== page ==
Our therapeutic has to have the ability to be taken up by both the olfactory and the trigeminal neurons in the nose, and get dispatched through the network of neurons across the whole brain (Lochhead et al., 2015). In order for an active ingredient to travel through the nose to the brain and work desirably, it needs to be protected and transported freely along neurons. For this purpose, we decided to use a fitting drug delivery system, which fulfils exactly this criteria: liposomes.
Liposomes are small vesicles with a diameter of 10 to 1000 nm, made out of spherical lipid bilayers with aqueous solution inside (Akbarzadeh et al., 2013). They have the same structure as the internal vesicles of the cells of almost all organisms, and they can easily fuse with plasma membranes of cells, which gives them the ability to release the contents of their aqueous cavity into the cell. This makes liposomes an effective carrier for many different therapeutics, all the while protecting their cargo from environmental hazards such as hydrolases, and offering a great biocompatibility.
Furthermore, special lipids or other molecules specific to certain targets on plasma membranes can be added to the surface of the liposomes, making the drug delivery a lot more efficient and decreasing the amount of possible side effects (Nogueira et al., 2015). At the moment, liposomes are gaining more and more popularity for drug delivery (Kraft et al., 2014), with prominent examples including the newly developed different mRNA-based COVID-19 vaccines.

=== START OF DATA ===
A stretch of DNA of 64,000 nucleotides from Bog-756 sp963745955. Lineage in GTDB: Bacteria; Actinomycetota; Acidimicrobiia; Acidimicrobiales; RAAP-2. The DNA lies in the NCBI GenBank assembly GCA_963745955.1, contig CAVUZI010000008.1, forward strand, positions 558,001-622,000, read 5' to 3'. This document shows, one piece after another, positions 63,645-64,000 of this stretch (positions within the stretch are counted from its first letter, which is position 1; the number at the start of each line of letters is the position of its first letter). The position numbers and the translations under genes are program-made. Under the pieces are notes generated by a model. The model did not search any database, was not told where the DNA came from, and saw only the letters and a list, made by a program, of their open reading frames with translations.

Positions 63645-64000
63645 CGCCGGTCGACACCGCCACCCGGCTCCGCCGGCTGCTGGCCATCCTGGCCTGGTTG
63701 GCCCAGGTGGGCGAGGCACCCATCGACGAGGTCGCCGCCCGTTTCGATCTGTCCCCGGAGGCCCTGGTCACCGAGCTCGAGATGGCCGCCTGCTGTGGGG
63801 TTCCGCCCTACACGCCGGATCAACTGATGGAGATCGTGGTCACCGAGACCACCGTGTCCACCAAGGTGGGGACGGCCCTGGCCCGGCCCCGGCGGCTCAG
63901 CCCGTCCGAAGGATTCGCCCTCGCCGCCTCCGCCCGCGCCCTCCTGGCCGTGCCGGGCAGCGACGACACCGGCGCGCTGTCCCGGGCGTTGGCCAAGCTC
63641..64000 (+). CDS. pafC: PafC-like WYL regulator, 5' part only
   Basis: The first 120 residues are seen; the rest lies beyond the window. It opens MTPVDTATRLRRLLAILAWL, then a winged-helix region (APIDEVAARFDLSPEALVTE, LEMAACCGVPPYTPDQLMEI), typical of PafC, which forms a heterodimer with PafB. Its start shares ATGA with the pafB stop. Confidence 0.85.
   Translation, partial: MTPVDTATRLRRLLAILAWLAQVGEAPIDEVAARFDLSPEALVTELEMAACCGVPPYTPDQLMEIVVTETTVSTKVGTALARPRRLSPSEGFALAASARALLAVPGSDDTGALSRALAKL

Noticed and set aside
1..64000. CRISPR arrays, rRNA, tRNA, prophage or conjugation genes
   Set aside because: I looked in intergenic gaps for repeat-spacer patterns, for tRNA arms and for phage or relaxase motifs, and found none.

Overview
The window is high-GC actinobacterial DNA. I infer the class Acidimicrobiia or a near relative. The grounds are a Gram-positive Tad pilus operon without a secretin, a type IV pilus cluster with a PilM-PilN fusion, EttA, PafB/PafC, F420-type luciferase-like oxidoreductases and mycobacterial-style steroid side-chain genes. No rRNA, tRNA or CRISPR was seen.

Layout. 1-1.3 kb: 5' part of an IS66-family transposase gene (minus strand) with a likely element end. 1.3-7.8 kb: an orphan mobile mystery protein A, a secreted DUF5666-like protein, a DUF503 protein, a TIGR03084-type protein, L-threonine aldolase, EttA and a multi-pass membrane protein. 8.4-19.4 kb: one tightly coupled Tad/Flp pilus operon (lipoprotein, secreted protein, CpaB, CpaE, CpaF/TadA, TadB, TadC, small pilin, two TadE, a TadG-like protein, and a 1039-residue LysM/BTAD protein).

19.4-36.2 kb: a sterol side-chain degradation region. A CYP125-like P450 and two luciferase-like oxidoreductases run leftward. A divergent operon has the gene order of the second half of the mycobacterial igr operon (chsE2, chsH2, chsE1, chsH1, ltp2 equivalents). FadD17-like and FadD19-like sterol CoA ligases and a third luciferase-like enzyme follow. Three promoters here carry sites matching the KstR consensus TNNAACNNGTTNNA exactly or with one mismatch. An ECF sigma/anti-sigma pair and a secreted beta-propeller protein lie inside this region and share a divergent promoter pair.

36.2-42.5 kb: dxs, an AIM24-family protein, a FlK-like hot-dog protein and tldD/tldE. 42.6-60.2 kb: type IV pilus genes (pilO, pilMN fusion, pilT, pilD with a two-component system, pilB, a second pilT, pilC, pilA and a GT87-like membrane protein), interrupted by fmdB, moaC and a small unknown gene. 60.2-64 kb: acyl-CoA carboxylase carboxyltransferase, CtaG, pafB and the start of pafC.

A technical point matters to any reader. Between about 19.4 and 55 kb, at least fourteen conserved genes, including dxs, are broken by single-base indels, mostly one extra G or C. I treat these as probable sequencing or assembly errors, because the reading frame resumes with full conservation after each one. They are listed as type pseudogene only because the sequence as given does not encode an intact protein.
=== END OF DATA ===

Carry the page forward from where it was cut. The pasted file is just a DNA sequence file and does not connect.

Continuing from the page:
It has been recently discovered that liposomes are transported retrogradely along the surface of neurons, meaning that liposomes administered into the nose cavity can attach to neurons of the olfactory area and travel all the way to the brain or to other ganglia (Lochhead et al., 2015). They release their content once they reach their target cells, where the carried drug will then take effect. This makes liposomes an effective way to deliver drugs against different viral encephalitides.
When developing drugs which should act in one of the most important organs of the human body, the brain, one needs to be especially careful with the drug design. In order to avoid any unwanted side effects which may cause huge damage to the person receiving the drug, it has to reach its target and act upon it as specifically as possible. Moreover, to not cause any inflammation or other harmful effects, it has to have a high biocompatibility. Also, since a big portion of encephalitis patients are immunocompromised (Saylor et al., 2015), this therapeutic needs to be fit to use in such patients. Considering all these aspects, we believe we have found the ideal type of compound as a drug against viruses infecting the central nervous system: siRNA.